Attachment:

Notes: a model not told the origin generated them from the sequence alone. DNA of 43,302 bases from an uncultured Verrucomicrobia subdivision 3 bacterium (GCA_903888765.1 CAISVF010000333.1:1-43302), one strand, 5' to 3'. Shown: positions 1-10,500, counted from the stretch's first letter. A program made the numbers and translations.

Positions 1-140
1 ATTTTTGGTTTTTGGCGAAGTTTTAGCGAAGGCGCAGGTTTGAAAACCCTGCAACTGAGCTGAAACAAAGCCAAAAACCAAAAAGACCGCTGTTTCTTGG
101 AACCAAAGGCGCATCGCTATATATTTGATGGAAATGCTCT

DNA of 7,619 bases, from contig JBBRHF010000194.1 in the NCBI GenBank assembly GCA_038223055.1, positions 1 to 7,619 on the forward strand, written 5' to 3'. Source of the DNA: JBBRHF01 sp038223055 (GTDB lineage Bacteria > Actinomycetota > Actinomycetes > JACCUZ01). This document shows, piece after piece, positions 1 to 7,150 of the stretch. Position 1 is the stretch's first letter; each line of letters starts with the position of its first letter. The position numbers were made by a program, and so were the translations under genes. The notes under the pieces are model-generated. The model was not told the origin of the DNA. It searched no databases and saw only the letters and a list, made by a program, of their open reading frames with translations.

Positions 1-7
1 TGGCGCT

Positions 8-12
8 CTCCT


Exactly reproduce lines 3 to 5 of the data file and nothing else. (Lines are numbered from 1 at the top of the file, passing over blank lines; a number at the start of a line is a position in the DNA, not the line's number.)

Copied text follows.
1 ATTTTTGGTTTTTGGCGAAGTTTTAGCGAAGGCGCAGGTTTGAAAACCCTGCAACTGAGCTGAAACAAAGCCAAAAACCAAAAAGACCGCTGTTTCTTGG
101 AACCAAAGGCGCATCGCTATATATTTGATGGAAATGCTCT

DNA of 7,619 bases, from contig JBBRHF010000194.1 in the NCBI GenBank assembly GCA_038223055.1, positions 1 to 7,619 on the forward strand, written 5' to 3'. Source of the DNA: JBBRHF01 sp038223055 (GTDB lineage Bacteria > Actinomycetota > Actinomycetes > JACCUZ01). This document shows, piece after piece, positions 1 to 7,150 of the stretch. Position 1 is the stretch's first letter; each line of letters starts with the position of its first letter. The position numbers were made by a program, and so were the translations under genes. The notes under the pieces are model-generated. The model was not told the origin of the DNA. It searched no databases and saw only the letters and a list, made by a program, of their open reading frames with translations.